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Supervision: Enhancing Supervisees Clinical Skills5 CEUs Supervision: Enhancing Supervisees Clinical Skills

Section 15
Identifying the Supervisee, Supervisor Gap

Question 15 | Answer Booklet | Table of Contents | Supervision CEU Courses

Any performance or behavior problem can be separated into one of three categories: attendance, performance, and conduct.

Start by determining which of the three types of problems is the primary concern. While an individual may have a need for improvement in several areas (an unacceptable attendance record may be combined with a failure to submit scheduled progress reports on time), keeping unrelated issues separated increases the chances of getting each problem solved. Moreover, if the discussion is a formal disciplinary transaction, the procedural aspects of the discipline system will be easier to manage when every disciplinary discussion focuses only on one of the three problem categories. In other words: Got two problems? Hold two discussions.

At early stages, when the probability of correction and commitment are highest, there is no absolute prohibition against talking about several performance concerns in the course of an informal discussion about performance. But when concerns about performance have grown to the point where the supervisor has decided to schedule a specific meeting with the supervisee to discuss the need for change, restricting the discussion to the top-priority issue will increase the odds that the supervisee will agree to change and return to fully acceptable performance. Dumping a gunnysack of problems will suggest to the individual that the real issue is not his own poor performance but some personal failing on the supervisor's part. The supervisee will discount all of the unconnected deficiencies about which the supervisor is complaining as merely additional proof of the supervisor's tendency to nitpick and relieve pressure by taking out his frustrations on his supervisees. Quick and unconvincing agreement will probably be forthcoming, as the supervisee, eager to get the meeting over with and get back to the job at hand, simply concurs and harmonizes with whatever the boss puts forth.

Supervisors can increase their effectiveness by starting a meeting with a multi-troubled supervisee by saying, "Jack, there are probably a number of things that we should be talking about. In the last few weeks I've expressed my concern at various times about the number of customer contacts you're making, about your reluctance to get involved with the trade association to make new contacts, even about your being away from your desk too often to catch a smoke. But those things are really secondary. Today I want to concentrate on talking about one key issue with you. That is, your total sales have fallen by 16 percent in the last three months. . .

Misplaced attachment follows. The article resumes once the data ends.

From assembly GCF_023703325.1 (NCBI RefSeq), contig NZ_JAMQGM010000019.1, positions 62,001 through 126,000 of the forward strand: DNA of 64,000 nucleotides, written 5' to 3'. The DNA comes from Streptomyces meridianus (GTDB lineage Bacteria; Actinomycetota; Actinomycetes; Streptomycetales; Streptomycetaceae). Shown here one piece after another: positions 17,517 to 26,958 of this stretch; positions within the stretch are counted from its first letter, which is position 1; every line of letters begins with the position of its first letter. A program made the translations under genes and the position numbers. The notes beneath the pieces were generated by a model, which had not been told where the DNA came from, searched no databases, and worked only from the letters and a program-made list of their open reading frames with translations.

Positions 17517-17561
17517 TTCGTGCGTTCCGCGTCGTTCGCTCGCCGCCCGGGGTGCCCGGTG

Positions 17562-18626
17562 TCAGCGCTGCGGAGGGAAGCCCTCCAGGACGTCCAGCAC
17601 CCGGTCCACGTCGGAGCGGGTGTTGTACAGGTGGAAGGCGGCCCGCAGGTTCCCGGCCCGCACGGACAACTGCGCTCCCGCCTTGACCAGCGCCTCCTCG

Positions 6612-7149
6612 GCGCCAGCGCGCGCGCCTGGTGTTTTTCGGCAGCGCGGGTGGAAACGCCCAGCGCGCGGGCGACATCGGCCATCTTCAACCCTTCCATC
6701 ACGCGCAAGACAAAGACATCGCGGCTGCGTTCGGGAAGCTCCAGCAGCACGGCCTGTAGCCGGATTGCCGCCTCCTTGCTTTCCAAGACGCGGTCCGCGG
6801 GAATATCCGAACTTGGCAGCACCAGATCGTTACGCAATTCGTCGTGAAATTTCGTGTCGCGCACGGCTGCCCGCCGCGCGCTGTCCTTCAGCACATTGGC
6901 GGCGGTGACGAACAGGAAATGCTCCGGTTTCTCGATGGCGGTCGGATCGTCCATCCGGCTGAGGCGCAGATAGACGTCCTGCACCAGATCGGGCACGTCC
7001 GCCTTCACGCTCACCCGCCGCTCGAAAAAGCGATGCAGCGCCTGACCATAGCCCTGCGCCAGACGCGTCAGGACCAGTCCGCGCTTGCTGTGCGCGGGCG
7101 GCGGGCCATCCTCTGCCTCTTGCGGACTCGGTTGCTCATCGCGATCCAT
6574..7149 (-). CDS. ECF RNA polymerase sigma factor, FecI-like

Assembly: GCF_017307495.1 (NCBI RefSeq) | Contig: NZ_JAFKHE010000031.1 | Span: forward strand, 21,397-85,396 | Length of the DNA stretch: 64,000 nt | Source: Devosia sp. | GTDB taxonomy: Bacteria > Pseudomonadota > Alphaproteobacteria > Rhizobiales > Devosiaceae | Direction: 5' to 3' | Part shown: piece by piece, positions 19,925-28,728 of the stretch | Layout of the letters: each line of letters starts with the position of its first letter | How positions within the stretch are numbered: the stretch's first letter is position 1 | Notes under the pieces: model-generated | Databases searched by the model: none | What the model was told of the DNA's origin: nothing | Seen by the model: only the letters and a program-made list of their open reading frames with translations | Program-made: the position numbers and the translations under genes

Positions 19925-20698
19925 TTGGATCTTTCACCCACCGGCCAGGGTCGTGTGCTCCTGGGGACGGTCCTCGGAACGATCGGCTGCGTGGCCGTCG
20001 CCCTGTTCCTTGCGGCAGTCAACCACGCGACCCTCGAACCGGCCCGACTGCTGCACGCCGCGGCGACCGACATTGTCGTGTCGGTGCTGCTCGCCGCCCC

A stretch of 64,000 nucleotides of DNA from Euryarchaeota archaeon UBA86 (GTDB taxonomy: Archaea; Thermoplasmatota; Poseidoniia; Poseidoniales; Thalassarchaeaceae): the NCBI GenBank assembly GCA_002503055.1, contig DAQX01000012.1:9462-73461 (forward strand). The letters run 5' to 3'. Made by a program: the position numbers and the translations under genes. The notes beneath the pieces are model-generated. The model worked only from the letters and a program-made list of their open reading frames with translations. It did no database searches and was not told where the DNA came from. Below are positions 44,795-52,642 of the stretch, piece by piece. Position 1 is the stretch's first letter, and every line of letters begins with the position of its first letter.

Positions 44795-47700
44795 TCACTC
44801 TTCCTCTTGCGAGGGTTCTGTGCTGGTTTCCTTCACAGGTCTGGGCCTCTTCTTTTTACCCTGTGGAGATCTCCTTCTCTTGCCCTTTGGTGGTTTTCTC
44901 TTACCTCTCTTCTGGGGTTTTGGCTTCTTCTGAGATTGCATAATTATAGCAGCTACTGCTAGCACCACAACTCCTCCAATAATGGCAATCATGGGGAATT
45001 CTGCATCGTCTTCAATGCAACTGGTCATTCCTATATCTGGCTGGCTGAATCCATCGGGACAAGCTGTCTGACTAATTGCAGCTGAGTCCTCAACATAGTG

Now the supervisee knows that while all those other infractions have not been forgotten, they are secondary. The supervisor can concentrate on the most significant issue and then, once agreement to solve the critical problem has been gained, can mention the need for a total commitment to acceptable performance as the meeting is wrapping up.
It's usually a fairly easy matter to determine the category into which a problem falls. Being specific about desired and actual performance is much more difficult.

Determining Actual and Desired Performance
Instead of concentrating on the precise change needed in the supervisee's performance, most supervisors tend to talk in vague and general terms. Since the supervisor himself has not taken the time to determine exactly what acceptable performance is-and what it is not-it is almost impossible for the supervisee to know exactly what is expected.
Why is it so important to be so specific? Consider what happens in a restaurant when we experience an evening of enjoyable food but wretched service. To communicate our unhappiness with the waiter's service, we leave a nickel tip.
When the waiter discovers our paltry tip, our unhappiness will instantly be communicated. But in the absence of any data about the cause of our unhappiness, the waiter's immediate assumption will be that the problem resides, not with the service he provided, but with us as the customer.

Consider all the explanations the waiter is likely to come up with to explain the insulting tip:
o The customer made a mistake-the tiny tip was inadvertent.
o There was something wrong with the food.
o There was something wrong with the restaurant-too warm, too cold, too smoky.